Thursday, November 03, 2005

Office REITs: Fill 'er Up, Please!

Two very bullish articles about the Seattle area office and apartment market have appeared this week in my local paper. One reviews how Equity Office (and other office property owners) have benefited from local job growth since 2002, which has pounded office vacancy rates from a high of 30% all the way down to 8% in Bellevue on the Eastside of the Seattle metro. The other indicates how buyers are now chasing Seattle area apartment investments, in anticipation of rising rents as the apartment sector joins the local economic recovery. Clearly, fundamentals are strengthening, providing further support for rising asset prices.

Among the fundamental indicators in investment real estate, occupancy is perhaps simplest to track and easiest to interpret. With a "natural" 5% vacancy rate expected from normal tenant mobility, occupancy above 95% typically means that rents have room to rise. In the opposite direction, occupancy below 90% is a tell-tale sign of a very weak rental market.

A few years ago, in the middle of the dot-com doldrums which elevated nationwide office vacancy rates into the teens, I took long-term positions in a couple of office REITs (disclosure: I am long Equity Office and Trizec), expecting to see improvement over a five- to ten-year horizon as the market cycle runs its course. Below is a summary tracking annual occupancy rates of the top three REITs (by market capitalization) in the office and apartment sectors:

The table shows occupancy percentages for the years indicated. (Source: Company 10-Ks and 10-Qs)

Name (Ticker, Market Cap): 1999, 2000, 2001, 2002, 2003, 2004, 2005Q3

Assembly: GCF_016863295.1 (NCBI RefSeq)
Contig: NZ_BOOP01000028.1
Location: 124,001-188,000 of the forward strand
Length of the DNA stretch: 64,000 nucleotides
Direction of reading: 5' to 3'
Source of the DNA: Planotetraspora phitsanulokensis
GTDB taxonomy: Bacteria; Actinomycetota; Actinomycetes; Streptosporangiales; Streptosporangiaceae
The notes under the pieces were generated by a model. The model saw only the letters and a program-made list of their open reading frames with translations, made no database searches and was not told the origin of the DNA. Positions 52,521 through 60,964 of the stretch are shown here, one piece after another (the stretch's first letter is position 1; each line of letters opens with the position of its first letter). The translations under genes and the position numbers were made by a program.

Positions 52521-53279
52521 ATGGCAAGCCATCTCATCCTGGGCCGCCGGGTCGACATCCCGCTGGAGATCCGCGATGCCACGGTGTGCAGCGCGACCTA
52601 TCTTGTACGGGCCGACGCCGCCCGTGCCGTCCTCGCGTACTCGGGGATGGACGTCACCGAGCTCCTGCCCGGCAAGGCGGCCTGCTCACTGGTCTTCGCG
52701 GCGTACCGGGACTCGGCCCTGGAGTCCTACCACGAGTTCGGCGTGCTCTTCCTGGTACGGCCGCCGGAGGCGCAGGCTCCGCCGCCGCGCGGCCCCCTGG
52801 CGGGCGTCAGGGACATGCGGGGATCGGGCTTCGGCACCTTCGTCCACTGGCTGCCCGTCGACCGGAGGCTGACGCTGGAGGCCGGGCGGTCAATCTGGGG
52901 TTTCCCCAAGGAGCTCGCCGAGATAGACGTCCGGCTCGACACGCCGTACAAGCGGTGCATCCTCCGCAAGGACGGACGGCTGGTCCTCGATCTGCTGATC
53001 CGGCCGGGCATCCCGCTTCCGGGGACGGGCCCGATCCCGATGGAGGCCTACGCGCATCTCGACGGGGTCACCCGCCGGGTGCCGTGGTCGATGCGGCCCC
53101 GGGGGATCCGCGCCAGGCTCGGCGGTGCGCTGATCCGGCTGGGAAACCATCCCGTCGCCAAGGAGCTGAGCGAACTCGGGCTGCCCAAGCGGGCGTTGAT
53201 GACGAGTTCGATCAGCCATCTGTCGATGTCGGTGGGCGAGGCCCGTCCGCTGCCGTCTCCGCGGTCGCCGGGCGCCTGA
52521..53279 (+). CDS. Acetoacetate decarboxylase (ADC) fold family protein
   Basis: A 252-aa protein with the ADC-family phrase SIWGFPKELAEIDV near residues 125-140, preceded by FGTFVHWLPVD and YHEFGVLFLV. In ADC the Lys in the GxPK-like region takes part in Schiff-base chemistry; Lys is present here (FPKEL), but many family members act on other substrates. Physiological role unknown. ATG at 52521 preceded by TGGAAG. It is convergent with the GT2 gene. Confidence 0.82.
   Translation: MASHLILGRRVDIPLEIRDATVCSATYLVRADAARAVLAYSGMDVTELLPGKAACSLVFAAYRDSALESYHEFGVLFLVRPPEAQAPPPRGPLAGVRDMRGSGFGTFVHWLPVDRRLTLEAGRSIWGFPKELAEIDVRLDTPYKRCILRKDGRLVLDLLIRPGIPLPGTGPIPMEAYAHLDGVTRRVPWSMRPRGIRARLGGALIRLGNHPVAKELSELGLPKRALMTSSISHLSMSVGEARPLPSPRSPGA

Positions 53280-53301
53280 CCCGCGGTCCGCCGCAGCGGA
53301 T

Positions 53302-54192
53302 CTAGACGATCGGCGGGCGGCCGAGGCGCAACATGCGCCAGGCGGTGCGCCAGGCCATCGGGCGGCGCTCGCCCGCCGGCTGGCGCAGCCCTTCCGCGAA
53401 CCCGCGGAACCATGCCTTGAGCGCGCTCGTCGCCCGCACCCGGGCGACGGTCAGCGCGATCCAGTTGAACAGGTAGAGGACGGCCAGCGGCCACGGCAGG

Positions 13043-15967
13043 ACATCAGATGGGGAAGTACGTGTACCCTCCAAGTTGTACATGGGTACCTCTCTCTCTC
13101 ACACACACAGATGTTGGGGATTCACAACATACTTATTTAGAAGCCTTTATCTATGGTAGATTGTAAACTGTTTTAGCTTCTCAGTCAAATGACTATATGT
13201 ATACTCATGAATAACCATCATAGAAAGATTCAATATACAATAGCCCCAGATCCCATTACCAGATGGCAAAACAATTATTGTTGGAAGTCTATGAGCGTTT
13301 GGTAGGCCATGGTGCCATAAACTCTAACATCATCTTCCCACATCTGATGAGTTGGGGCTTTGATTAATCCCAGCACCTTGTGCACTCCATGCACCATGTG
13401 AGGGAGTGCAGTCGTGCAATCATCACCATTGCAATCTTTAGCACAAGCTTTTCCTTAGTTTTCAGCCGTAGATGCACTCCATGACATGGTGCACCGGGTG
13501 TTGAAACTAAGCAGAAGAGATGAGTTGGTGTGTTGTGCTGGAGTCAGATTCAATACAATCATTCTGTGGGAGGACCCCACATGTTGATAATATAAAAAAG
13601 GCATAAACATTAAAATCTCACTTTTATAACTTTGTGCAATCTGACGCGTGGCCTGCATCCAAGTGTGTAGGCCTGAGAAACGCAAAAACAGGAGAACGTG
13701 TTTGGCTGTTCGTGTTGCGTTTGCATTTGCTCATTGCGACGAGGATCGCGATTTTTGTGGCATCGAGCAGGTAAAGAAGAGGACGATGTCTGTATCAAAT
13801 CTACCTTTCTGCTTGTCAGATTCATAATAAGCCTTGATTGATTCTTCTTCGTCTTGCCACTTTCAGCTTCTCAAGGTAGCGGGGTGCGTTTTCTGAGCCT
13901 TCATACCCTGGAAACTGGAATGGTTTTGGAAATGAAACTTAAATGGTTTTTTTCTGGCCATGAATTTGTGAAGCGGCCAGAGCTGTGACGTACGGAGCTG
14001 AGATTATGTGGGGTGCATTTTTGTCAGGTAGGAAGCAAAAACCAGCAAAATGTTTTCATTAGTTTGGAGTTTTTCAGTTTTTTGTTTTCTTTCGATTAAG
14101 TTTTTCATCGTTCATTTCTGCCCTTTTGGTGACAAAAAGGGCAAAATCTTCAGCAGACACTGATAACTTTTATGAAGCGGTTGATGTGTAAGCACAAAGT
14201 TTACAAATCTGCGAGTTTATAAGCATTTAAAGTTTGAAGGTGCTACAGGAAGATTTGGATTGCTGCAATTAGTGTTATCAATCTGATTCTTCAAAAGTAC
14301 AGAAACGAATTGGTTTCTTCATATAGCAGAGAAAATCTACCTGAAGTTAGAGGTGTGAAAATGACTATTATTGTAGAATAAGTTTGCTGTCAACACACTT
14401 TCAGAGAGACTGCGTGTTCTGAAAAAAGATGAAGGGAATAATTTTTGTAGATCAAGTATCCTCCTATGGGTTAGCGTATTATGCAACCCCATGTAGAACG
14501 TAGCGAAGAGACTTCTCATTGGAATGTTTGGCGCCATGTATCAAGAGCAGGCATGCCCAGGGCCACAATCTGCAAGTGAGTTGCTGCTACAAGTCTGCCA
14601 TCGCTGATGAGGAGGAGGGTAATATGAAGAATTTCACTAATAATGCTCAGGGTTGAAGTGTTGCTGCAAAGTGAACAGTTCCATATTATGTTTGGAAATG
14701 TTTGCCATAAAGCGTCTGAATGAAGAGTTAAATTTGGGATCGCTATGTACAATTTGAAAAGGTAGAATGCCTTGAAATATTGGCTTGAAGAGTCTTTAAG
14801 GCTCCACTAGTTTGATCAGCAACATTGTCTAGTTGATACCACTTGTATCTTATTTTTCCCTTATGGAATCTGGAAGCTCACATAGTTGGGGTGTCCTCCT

Office REITs:
Equity Office (EOP, $12.5 bil.): 93.7, 94.6, 91.8, 88.6, 86.3, 87.7, 89.3
Boston Properties (BXP, $7.6 bil.): 98.4, 98.9, 95.3, 93.9, 92.1, 92.1, 93.3
Trizec Properties (TRZ, $3.4 bil.): 91.4, 94.2, 94.3, 89.0, 86.6, 89.5, 88.0

Apartment REITs:
Equity Residential (EQR, $11.0 bil.): 95.1, 94.9, 94.4, 93.7, 93.0, 93.3, 94.7
Archstone (ASN, $8.1 bil.): 94.9, 96.1, 94.7, 94.6, 94.4, 94.9, 96.0
Avalon Bay (AVB, $6.3 bil.): 96.6, 97.6, 95.4, 93.6, 93.8, 95.3, 95.9

The occupancy data illustrate three of the four stages in a typical real estate cycle:

1. Overshooting: In 1999-2000, both office and apartment occupancy rates peaked in the 95% to 98% range, driven by the notable strength of the tech-driven economy in its heyday.

2. Contraction: From 2001 to 2003, office occupancy plummeted to the 86% to 92% range as many dot-com companies cancelled leases. Falling apartment occupancy is discernible but much more muted in the numbers due to the cushioning impact of short-term leases and rent concessions.

3. Recovery: During 2004, occupancy began to improve gradually. Office occupancy is now in the 89% to 93% range, and apartment occupancy has returned to a normal market range of 94% to 96%.

What ought to come next is the growth stage:

4. Growth: I expect that during 2006 and continuing for a few years, we will see further improvement in office and apartment fundamentals. Office occupancy should return to the 95% level, thereafter supporting a rise in rents. With less volatile apartment occupancy already back to around 95%, improving fundamentals should soon be reflected in higher rents.

Potential detractors from this growth scenario are rising interest rates, rising energy prices and eroding consumer confidence--all of which could lead to slower job creation, hence delayed occupancy growth. Caveats aside, though, I believe that the office sector is poised for further improvement in occupancy. In particular, following the recent selloff after 2005Q3 earnings which came in slightly below analysts' estimates, two of the large office REITs--Equity Office and Trizec--appear to have good upside potential at this point.


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